Dell launches PowerStore Prime and hints at PowerScale AI boost

Dell has upgraded its PowerStore midrange block (and file) access storage arrays with Intel Xeon central processing units (CPUs) to give a claimed performance boost of 66% over the previous version. Meanwhile, one model in the new PowerStore Prime range also offers high-capacity QLC drives for read-heavy workloads.

In addition, Dell CEO Michael Dell hinted at a forthcoming performance acceleration upgrade aimed at artificial intelligence (AI) workloads for the company’s PowerScale scale-out NAS family.

“PowerStore is our array family that has seen the quickest success,” Travis Vigil, the firm’s senior vice-president for portfolio and products, told Computer Weekly’s French sister site, LeMagIT, at Dell World 2024. “Since launch in 2020, we’ve sold into more than 10,000 enterprises. Now, we’re launching this latest evolution, and it’s the most important since the creation of the family, PowerStore Prime.”

PowerStore are mid-range storage arrays, which are the most commonly used in storage area network (SAN) block access mode for SQL databases, to host VM disk images, or as network-attached storage (NAS) filers accessed via network file system (NFS), server message block (SMB) or S3.

There are five models in the PowerStore Prime catalogue, all 2U, with capacity for 24 NVMe drives and 24 Ethernet ports or 16 Fibre Channel ports. Arrays start at the 500T with two Xeon CPUs and 24 cores, and go via the 1200T, 3200T and 5200T to the 9200T with four CPUs and 112 cores.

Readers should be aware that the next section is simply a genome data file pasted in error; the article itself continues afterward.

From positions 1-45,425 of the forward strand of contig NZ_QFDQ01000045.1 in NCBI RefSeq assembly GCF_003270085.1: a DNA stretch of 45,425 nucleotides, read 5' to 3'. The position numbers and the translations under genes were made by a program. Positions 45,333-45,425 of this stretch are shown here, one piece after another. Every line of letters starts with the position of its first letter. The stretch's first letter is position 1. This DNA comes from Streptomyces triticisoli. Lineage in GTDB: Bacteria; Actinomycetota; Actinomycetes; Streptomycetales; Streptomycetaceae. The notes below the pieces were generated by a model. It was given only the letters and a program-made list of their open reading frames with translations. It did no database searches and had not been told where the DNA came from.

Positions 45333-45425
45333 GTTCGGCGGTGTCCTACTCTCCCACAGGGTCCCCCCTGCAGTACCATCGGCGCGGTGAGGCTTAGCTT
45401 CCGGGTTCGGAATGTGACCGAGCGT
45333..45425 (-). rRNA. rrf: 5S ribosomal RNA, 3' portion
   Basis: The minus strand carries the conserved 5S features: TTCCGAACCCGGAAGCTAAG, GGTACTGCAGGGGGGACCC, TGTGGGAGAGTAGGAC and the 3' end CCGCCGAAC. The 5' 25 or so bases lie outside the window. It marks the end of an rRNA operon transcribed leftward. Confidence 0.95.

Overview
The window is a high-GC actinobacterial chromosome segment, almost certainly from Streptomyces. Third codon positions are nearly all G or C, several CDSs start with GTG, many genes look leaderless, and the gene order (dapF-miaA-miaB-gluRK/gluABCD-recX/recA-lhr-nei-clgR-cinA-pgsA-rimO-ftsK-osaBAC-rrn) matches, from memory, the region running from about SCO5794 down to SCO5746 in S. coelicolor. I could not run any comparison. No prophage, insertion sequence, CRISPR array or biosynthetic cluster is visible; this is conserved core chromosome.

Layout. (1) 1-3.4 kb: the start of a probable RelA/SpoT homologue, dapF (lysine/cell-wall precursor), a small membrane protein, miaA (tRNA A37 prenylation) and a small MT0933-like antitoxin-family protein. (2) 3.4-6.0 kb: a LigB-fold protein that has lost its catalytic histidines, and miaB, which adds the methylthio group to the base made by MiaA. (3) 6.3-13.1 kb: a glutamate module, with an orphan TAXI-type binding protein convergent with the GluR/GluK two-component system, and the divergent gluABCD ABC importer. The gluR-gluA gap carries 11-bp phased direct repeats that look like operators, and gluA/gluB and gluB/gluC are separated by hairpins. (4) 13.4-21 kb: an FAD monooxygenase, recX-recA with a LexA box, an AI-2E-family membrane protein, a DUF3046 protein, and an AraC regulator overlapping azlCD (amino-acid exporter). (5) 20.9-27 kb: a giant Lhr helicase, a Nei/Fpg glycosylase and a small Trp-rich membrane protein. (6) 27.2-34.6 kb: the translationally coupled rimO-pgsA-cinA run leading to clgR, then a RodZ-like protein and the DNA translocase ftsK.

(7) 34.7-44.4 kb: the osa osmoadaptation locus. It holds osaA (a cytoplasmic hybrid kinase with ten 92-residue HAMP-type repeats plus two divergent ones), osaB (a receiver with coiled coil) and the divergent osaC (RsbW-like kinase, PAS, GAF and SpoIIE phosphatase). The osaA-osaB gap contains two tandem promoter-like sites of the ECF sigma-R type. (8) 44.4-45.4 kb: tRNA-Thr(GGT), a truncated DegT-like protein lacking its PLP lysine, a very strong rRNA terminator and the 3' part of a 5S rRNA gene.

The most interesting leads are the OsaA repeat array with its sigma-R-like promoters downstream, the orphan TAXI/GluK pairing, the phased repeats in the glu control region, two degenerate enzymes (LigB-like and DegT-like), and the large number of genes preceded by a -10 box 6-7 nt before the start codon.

PowerStore Prime arrays can support up to 96 SSDs with the addition of three 2U shelves that each hold 24 SSDs. The 3200T can come with high-density QLC dives, and in that case is dubbed the 3200Q.

“I can’t say how much more economical the 3200Q will be compared with the 3200T,” said Vigil. “It acts as a more flexible array where you can add SSDs one by one, and not four or eight at a time.”

More usable for the same raw capacity

Default drive type is triple-level cell and with a capacity of 15.36TB. A PowerStore Prime array with a full complement of disks offers 1.47PB of raw capacity. Thanks to the new version – 4.0 – of PowerStore OS, compression is at a ratio of 5:1 and can achieve 5.9PB.

Four active-active pairs of PowerStore Prime array controllers can be clustered to achieve capacity of 23.6PB.

“We could have announced configuration with SSDs of 30TB or 61TB like we have with PowerScale this week,” said Vigil. “However, we think that it’s not very useful here. PowerStore is principally used in block mode for transactional or virtual disk data which come in sizes and quantities smaller than file data stored on NAS. So, it was important to prioritise the price.”

Dell claims the new generation of Intel Xeon CPUs used are 66% more performant than those in the previous iteration of PowerStore.

Meanwhile, its compression functionality makes more data available on cache, with the same access time from SSD, and so gives PowerStore OS 4.0 a 30% speed advantage over version 3.6. Also claimed is 28% less energy consumed per TB stored. 

Enhanced functionality via cloud and AI

PowerStore 4.0 provides replication to the same cluster or to remote site, configurable in six mouse clicks, and can be set to automatically failover in case of an array outage.

It has a new admin console, PowerStore AIOps, that’s accessible from any device, including tablet and smartphone. It uses generative AI to observe traffic across the arrays, and produce activity reports, security alerts and recommendations.

PowerStore AIOps is derived from the Apex AIOps Infrastructure Observability software-as-a-service console. In this latest version, an admin can ask for diagnostics via a chatbot using natural language.

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